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The water in question is Rudyard lake near Leek in Stafford. It's around 12' deep in most places and at the moment the water is quite murky, almost tan in colour. There doesn't seem to be much weed cover around though there are plenty of overhanging trees and rocks at the waters edge. The rocks are a nightmare to spin over. I have booked a small boat for the day so should be able to cover plenty of water.

A bad day's fishing is better than a good day at work

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Yes probably the most frequently asked predator question...not that I mind as its a good one!

 

The likes of Peter (who probably lure fishs more regularly than any of us) and Steves comments are about right for me but heres my two penneth worth.

 

I select my lures basicly for the job I want them to do! First consideration is at what depth I want them to fish.This and light conditions also influence the colours I choose.

 

I have also in recent years made a concious choice of both size and action of the lure.On some waters pike are attracted by large lures and violent actions and on others they seem to be actually scared by them.Just a matter of getting to know your waters.

 

I suppose if I jhad to name 10 lures I would have to list it as the following (where Ive given multriple lures Im equally happy with them)

 

1. 5" Copper coloured Spoon- Landa Pikko,Kussumo Proffeser (or the heavier guage Arboghast Doctor) ABU Atom

 

2. Squirrely Burt

 

3. Bulldawg/Ugly Joe

 

4. Suick Thriller

 

5. Poes Jackpot

 

6. Grandma

 

7. Depthraider

 

8.Invader (deep and shallow)

 

9.Dolphin type jerk bait

 

10.Proper rubber shad/worm as opposed to Bulldawg ie Super Sandra,Mogambo Grub, Shad

 

 

If only one then it would have to be the 5"+ Copper spoon.

 

 

Deads as said seem to vary from water to water and to a certain extent year to year on some.But pushed to give three (and I would take these to any water I had never fished and had no specific bait info on-

 

1. Mackeral

 

2. Sardine/Smelt

 

3. Roach

 

And even though not asked for I would list my top lives for pike as -

 

1.Rainbow Trout

 

2. Roach

And thats my "non indicative opinion"!

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Not just for pike (I hardly ever target them exclusivly) but if I were limited to just 10 lures for all my fishing, they'd be:

 

1. Size 3 Mepps Angila in Silver - straight retrive.

2. 4" Swimshad (any brand) - straight retrive.

3. 6" Storm suspending swimshad - either twitched or an ultra slow straight retrive.

4. 6" Bomber Long A Saltwater - Various retrieves

5. 4 1/2" Bomber Long A Saltwater - Various retrieves

6. Heddon Moss Boss - twitched on the surface or allowed to sink and twiched from side to side with longer pulls.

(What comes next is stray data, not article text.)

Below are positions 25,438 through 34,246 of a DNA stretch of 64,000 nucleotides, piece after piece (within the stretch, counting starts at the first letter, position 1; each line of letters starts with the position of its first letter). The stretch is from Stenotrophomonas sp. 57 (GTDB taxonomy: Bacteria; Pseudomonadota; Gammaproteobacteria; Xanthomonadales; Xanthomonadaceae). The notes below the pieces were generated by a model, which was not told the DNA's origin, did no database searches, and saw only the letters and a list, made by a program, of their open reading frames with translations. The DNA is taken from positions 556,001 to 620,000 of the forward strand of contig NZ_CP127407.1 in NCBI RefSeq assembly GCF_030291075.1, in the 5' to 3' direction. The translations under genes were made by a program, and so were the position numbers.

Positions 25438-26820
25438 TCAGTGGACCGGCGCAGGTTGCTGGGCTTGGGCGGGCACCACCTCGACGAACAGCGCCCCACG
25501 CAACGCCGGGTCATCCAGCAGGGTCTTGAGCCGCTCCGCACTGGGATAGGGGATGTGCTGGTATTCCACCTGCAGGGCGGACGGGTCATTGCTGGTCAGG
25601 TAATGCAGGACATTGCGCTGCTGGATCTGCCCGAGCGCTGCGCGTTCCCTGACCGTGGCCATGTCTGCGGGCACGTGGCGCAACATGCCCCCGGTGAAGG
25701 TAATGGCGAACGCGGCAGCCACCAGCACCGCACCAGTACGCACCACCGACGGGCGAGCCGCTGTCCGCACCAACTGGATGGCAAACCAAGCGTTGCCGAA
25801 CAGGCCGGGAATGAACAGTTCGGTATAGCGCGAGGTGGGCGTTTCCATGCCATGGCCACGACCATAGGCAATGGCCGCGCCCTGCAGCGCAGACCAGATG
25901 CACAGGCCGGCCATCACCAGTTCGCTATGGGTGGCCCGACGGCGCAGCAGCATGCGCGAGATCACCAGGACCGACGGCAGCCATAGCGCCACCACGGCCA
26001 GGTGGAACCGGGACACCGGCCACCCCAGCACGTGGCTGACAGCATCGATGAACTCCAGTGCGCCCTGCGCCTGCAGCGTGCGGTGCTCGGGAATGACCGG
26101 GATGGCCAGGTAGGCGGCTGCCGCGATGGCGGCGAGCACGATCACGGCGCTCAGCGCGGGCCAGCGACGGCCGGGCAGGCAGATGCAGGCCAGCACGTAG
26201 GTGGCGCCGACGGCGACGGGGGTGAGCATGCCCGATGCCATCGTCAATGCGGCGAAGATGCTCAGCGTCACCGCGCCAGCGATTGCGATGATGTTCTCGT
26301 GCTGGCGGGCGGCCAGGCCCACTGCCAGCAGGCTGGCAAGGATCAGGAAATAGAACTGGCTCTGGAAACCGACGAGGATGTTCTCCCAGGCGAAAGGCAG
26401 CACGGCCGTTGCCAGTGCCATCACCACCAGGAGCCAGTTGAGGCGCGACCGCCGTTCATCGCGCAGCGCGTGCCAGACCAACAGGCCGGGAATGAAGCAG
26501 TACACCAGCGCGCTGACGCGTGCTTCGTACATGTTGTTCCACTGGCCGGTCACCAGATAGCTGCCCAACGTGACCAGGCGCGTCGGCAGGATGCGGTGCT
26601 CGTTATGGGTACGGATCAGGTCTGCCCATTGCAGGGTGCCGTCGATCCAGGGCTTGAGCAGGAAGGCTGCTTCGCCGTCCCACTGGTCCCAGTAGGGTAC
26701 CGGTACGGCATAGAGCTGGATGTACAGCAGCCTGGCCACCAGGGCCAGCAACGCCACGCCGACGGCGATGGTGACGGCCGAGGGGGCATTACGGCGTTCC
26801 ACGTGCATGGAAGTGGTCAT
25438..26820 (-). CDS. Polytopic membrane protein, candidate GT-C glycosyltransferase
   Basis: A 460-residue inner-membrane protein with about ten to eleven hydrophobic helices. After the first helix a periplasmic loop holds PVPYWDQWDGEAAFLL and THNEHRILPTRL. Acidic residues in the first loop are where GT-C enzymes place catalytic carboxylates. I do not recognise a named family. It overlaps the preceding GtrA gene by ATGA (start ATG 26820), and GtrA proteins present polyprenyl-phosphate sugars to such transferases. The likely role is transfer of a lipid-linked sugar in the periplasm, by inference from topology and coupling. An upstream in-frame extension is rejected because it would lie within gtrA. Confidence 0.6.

7. 6" Cordel Pencil Popper - either walked very slowly or ripped back furiously

Heddon baby torpedo - straight retrieve.

8. 7" Storm deep diving minow - trolled

9. Gighead/Grub combination - either fished sink 'n draw or crawled along the bottom.

10. 5/8oz spinnerbait - Gold/white/chartruse combination - straight (is) retrieve.

Species caught in 2020: Barbel. European Eel. Bleak. Perch. Pike.

Species caught in 2019: Pike. Bream. Tench. Chub. Common Carp. European Eel. Barbel. Bleak. Dace.

Species caught in 2018: Perch. Bream. Rainbow Trout. Brown Trout. Chub. Roach. Carp. European Eel.

Species caught in 2017: Siamese carp. Striped catfish. Rohu. Mekong catfish. Amazon red tail catfish. Arapaima. Black Minnow Shark. Perch. Chub. Brown Trout. Pike. Bream. Roach. Rudd. Bleak. Common Carp.

Species caught in 2016: Siamese carp. Jullien's golden carp. Striped catfish. Mekong catfish. Amazon red tail catfish. Arapaima. Alligator gar. Rohu. Black Minnow Shark. Roach, Bream, Perch, Ballan Wrasse. Rudd. Common Carp. Pike. Zander. Chub. Bleak.

Species caught in 2015: Brown Trout. Roach. Bream. Terrapin. Eel. Barbel. Pike. Chub.

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Dawgs

ace dolphins

Big S

deleande super sandra

rublex ondex

Ace sweetshad

rapala taildancer

suick thriller

squirelly burts or various clones(fox ones to be presice)

fox gremlin

all in no particular order

baits

sardine mackerel lamprey roach herring

Edited by noodle996
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Deads:

 

Mackerel

Spratt

Sardine

Roach

 

Never caught on roach but understand how it can be better than a sea dead on certain waters, although a spratt would probably do the job and I can buy them from the market dead cheap!

 

Lures

 

My lure experience and collection is currently growing but so far:

 

Any decent spinner bait with a nice flash to it and a bit of red.

A perchy shad.

A Plug that's only about 2 inches long that dives down nicely and resembles perch.

A small thing minnow plug.

A jointed rapala.

Dawg.

A few spoons wih red tags.

 

I think that would cover it.

 

Simon

www.myspace.com/boozlebear